Places I slept, 2012

San Francisco, CA

Brooklyn, NY

Santa Monica, CA

Shanghai, China

Tokyo, Japan

Kyoto, Japan

Tochigi, Japan

Rochester, NY

Ithaca, NY

Cherry Hill, NJ

Anaheim, CA

Portland, OR

Salt Lake, UT

Lake Havasu, AZ

Forestville, CA

Fort Collins, CO

Billings, MT

Arcata, CA

El Paso, TX

Yangzhou, China

Davis, CA

Los Angeles, CA

Green Bay, WI

Edinburgh, Scotland

Erchless Castle, Scotland

Harrow, London

Chicago, IL

Berkeley, CA

Walden, CO

A very full year. A new country, old friends, weddings, work, and family. Longer lists than 2011, 2010, 2009. Here’s to the new year, a blank page, and friends all over the world.

Also, here’s Seth’s list. We do keep moving.

Treat each other

A century on from its invention, air travel remains one of our greatest abilities. Flight grants mobility to that least mobile class of capitalism’s three, labor. By allowing us all to span continents it reduces our tendency to stereotype and dismiss those we have never seen. By encouraging quick visits home for holidays it enables family ties to stretch and thus daughters and sons to move further than they ever have. And, hundreds of years on, the magic of descending into Hong Kong as the dawn rises will still impress.

Yet air travel also reflects the stratification of society, the belief that not all people are created equal, and the separation of humans from one another. Waiting in LAX a few months ago a family seated near me was preparing their children for their first flight, reassuring the youngest and explaining which plane was likely theirs to the eldest. From the sound of it they were headed on vacation, to a new adventure.

Like many I can’t remember my first flight. I can guess, to Sacramento in the eighties, to see my grandparents. My parents might remember, such travel was rare enough then, planned for months and each trip separated from the next by a year or two. US Air, probably, one of the pre-bankruptcy incarnations. Definitely a layover, between Ithaca and Sacramento, possibly two. An easier security check though, fewer hassles than this family in LAX has had to endure. Especially at a small airport like Ithaca, like the old Ithaca, where there was only one gate and passengers mingled with those waiting for arrivals. It was no $16 flight up the west coast that Joan Didion remembers, but it was a simpler time.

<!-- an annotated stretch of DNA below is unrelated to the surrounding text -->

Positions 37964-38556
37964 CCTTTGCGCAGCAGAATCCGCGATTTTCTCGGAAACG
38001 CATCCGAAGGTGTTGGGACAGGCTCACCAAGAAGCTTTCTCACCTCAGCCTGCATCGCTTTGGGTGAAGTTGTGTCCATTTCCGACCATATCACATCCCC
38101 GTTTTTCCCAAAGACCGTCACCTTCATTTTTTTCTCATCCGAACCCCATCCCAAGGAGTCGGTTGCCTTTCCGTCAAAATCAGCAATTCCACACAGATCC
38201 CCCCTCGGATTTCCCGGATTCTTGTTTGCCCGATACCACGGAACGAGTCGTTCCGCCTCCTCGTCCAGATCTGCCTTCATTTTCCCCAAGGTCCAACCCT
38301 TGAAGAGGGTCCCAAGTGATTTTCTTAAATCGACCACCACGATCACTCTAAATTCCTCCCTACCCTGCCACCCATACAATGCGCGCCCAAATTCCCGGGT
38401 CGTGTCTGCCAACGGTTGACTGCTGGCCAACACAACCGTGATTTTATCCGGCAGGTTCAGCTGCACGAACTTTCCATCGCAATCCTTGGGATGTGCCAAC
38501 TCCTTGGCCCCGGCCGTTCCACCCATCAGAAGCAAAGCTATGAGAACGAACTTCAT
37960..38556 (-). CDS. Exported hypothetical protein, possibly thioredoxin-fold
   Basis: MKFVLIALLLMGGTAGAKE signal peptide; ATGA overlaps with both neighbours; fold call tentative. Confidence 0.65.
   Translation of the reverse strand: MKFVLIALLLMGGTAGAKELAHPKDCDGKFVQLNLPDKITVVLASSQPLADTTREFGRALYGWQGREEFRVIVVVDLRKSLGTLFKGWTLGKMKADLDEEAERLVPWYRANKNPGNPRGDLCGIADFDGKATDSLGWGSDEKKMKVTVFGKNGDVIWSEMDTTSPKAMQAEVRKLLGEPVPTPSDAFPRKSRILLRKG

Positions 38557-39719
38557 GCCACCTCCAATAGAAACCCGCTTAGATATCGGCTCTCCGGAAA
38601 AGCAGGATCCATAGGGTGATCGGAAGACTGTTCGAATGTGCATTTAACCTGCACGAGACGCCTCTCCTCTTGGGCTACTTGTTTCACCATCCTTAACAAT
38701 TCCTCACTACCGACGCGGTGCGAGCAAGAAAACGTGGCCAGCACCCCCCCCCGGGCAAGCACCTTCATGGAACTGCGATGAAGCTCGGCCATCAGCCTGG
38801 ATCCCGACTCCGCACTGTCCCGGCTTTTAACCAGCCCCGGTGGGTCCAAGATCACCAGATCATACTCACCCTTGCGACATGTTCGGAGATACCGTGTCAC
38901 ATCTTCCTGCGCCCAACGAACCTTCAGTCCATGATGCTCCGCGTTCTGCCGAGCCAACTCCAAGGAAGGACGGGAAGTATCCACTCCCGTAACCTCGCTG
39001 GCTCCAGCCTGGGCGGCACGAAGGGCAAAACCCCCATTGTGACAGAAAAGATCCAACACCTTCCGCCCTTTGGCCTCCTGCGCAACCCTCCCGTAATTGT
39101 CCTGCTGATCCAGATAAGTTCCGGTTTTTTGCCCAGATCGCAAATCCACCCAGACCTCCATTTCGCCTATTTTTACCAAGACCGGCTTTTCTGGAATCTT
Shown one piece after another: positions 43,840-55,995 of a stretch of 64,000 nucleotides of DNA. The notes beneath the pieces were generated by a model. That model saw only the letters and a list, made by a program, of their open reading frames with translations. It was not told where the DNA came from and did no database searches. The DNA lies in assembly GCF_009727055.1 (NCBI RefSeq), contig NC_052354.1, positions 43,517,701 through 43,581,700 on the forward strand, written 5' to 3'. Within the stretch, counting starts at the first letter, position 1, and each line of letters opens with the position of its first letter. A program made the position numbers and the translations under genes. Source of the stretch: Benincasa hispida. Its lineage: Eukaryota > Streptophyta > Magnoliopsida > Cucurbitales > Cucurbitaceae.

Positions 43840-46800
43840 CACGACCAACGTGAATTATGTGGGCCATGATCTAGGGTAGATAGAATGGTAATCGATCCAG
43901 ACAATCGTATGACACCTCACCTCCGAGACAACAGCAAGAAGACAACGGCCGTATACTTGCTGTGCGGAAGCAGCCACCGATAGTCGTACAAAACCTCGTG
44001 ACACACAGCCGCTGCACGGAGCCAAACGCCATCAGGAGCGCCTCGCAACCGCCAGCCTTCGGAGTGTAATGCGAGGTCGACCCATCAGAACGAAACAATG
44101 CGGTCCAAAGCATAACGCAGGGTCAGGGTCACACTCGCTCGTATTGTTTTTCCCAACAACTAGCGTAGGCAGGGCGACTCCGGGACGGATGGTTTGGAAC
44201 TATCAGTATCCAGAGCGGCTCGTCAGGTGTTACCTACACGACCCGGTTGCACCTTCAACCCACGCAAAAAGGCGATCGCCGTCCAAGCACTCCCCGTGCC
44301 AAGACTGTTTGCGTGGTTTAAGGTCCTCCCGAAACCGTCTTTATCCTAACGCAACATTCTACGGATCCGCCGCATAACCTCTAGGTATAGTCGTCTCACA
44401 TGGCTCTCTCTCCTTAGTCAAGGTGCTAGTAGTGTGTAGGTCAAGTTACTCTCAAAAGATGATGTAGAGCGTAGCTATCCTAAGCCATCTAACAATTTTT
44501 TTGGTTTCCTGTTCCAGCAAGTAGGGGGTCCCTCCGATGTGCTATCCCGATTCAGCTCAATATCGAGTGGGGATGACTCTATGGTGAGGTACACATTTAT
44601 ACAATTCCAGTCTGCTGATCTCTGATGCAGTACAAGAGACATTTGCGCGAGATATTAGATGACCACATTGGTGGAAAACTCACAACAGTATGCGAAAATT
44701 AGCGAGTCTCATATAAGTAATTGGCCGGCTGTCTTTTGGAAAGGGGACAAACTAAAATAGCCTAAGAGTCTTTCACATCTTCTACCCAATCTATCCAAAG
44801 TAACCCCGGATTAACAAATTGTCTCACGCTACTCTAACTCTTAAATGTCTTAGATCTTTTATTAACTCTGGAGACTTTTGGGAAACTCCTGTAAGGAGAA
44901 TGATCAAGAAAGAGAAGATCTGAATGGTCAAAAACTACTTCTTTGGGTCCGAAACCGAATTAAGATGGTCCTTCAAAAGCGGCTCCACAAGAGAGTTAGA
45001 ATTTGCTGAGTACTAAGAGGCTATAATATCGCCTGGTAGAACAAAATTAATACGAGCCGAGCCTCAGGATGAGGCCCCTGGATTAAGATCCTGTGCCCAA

And that brings me to LAX, to SFO, to HKG and JFK, and status clubs and priority boarding. That brings me to the striation of humanity inside one of the great engines of democratization. No longer is moving from California to New York a rare occurrence. Students from China can go to school in Boston and see their families on holidays. Cousins from Australia can visit upstate NY for the summer. And a boy from Ithaca can meet a girl from Colorado in Shanghai and move to Houston together.

Air travel is a great enabler. Along with the internet it has changed how fast, how often, and for what reasons we communicate, visit, and learn from each other. It is also, especially compared to the internet, an incredibly resource-intensive idea, burning fuel dug out of the ground to cross and re-cross the planet. Considered that way the idea of bachelor parties in Croatia and weekend trips to LA sound foolish, a waste of a shared resource for fleeting enjoyment. And yet what a glorious ability, to weekend elsewhere, to visit spontaneously for scant dollars.

This is the problem, of course. The democratization of air travel comes with a cost, and that cost is covered in a large part by the segregation of fliers, by the thousand dollar price difference between a seat in business class and economy on the same plane, leaving and departing at the same times from the same locations.

What is different then about those seats? How we treat each other. More money earns a nicer experience, free drinks, a courteous smile upon boarding, a newspaper. Most importantly more money earns a larger seat, more personal space.

These inventions should not surprise, and they don’t. Of course more money will buy a nicer version of something, whatever the thing may be. Of course those with are treated more preferentially than those without. That is the very basis of human economics, for better and worse, for thousands of years.

What is changing, what has changed, is the view from the bottom. Not only are those who pay more treated better, but that those who pay less are now treated slightly worse. Premium tickets bring additional benefits and economy tickets bring less and less. From paying for food to paying for legroom (Jet Blue, United, Virgin) to paying for TV (Frontier) to paying for boarding (Southwest, United, Virgin) there is no longer a sense of service with the ticket purchase. Overhead compartments have become a war zone due to checked fees and frequent travelers spend actual minutes of life learning the amount of bin space on different aircraft. The additional transactions, costs, and restrictions create small burdens on each of us until the very heart of flying, the joy of being airborne, has been whittled down. Until the child preparing for his first flight is cautioned with a thousand guidelines rather than encouraged in his excitement.